Teams competing at this year’s Ranch Challenge include the Rolph Stock Ranch of Horsefly, Chilco Ranch of Hanceville, two teams from Douglas Lake Cattle Co. — Alkali and Riske Creek divisions — Lazy TJ Ranch of Prince George, Woodjam Ranch of Horsefly, Pablo Mountain Ranch near Springhouse, Gang Ranch near Churn Creek, Blue Goose Ranch of 70 Mile, River Ranch of Riske Creek, 153 Mile Ranch and, a new team this year, Willow Ranch near Cache Creek.

Crosina added she’d like to thank all the sponsors who help make the event possible.

“It should be really great this year,” she said.


Now entering its fifth year at Stampede, the Wild Cowgirl Race features some of the bravest, most wild young women in the Cariboo and beyond.

Twenty-four racers — six per heat at each of the first four rodeo performances — will jockey for a position in the three-eighths-of-a-mile flat race final at Monday’s fifth and final rodeo.

“The top two from each heat will compete on the final day, with eight racers on the track,” said Wild Cowgirl Race organizer Janice Sapp. “The winner takes home the prestigious buckle.”

Racers will be vying for daily payouts, plus bragging rights, and a chance at a chunk of $10,000 being awarded over the weekend.

“We have quite a few coming from down south — Abbotsford, Chilliwack, Kamloops, Fraser Lake, Prince George — lots of girls from the Coast and the Okanagan,” Sapp said, adding the event has skyrocketed to much fanfare already in its short stint at Stampede.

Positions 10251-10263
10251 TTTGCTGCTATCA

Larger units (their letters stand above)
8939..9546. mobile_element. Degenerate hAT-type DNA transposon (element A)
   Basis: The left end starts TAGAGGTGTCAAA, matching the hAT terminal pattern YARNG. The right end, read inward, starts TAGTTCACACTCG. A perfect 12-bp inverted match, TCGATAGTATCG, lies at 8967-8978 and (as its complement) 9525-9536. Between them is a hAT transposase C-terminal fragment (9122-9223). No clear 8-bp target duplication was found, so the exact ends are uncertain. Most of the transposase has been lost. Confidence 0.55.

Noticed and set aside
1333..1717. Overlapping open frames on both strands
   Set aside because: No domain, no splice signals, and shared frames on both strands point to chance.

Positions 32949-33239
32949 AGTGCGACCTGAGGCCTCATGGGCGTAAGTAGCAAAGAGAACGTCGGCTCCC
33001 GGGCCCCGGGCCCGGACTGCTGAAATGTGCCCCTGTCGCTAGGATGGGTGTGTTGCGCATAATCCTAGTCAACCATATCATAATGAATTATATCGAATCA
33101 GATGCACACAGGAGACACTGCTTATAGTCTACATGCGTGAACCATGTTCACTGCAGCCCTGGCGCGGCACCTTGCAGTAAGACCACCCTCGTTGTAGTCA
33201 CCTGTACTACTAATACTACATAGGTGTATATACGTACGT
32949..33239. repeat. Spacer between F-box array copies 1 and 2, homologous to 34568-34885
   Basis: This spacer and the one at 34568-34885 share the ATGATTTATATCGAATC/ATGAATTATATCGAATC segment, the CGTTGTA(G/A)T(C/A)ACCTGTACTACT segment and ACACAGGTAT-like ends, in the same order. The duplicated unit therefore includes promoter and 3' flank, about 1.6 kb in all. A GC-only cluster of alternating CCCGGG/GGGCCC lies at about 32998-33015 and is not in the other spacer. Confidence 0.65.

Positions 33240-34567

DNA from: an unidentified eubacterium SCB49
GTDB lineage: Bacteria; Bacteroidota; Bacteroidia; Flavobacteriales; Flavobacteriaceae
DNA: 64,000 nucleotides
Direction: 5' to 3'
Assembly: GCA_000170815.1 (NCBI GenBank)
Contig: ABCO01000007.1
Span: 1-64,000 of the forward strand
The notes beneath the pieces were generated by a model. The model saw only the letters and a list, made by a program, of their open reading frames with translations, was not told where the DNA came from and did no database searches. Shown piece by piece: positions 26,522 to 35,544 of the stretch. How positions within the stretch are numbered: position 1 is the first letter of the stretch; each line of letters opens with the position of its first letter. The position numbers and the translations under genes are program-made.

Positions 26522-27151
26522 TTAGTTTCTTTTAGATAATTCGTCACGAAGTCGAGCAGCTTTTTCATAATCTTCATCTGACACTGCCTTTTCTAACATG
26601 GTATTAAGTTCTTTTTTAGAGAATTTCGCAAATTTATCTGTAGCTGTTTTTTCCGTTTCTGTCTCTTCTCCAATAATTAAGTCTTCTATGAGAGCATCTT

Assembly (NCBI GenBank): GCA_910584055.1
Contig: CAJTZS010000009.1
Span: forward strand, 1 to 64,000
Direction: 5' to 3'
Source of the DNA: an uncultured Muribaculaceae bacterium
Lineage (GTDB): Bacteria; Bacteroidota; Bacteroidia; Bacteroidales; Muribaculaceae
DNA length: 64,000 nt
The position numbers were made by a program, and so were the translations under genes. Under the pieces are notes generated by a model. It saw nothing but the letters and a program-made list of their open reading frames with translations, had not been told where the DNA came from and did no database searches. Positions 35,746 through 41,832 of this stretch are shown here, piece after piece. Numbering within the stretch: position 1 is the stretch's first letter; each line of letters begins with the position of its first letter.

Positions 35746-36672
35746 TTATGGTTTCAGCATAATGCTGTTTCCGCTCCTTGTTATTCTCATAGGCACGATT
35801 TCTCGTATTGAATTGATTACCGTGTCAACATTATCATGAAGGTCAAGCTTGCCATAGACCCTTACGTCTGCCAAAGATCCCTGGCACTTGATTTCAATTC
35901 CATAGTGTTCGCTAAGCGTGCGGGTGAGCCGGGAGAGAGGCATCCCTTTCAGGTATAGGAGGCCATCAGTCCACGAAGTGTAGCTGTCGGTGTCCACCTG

“It’s gotten huge. The bigger the better, and I think it’s become one of the go-to things, so it’s exciting. There’s not a lot of events during the rodeo just specifically for women, and the people are cheering for the local girls and the girls they know, and these are all ranch girls and farm girls from all over the place just out there doing what they love and it’s really cool to watch.”

Kaitlyn McClure (Dorion), 30, of Riske Creek will be defending her title from last year on her horse, Kacey (It’s All About Class).

McClure is a two-time winner. She won the event in 2015, then missed 2016 due to an injury to her horse, but returned at the 2017 Stampede to win the buckle.

“You don’t hear the crowd,” McClure said. “You hear the wind, you hear your horse’s hooves and that’s all you hear. But that’s actually the best sound in the world.”

She added there’s some tough competition in this year’s field of riders.

“There are some pretty fast horses, and they’re from all over the place,” McClure said.

“I just hope everybody has a good, safe weekend. It’s become a favourite. People are betting on it, having fun. Everybody likes a horse race.”

Sapp noted the event, originally, was only open to locals, however, has recently been opened up to others in Canada.

“Last year we decided to open it up everywhere, and we had one come up from the U.S. — that’s how much it’s grown, but we’re doing Canadian residents only now,” Sapp said.

The following is a breakdown of riders, the colour they’ll be wearing and their heat race pairings heading into the weekend: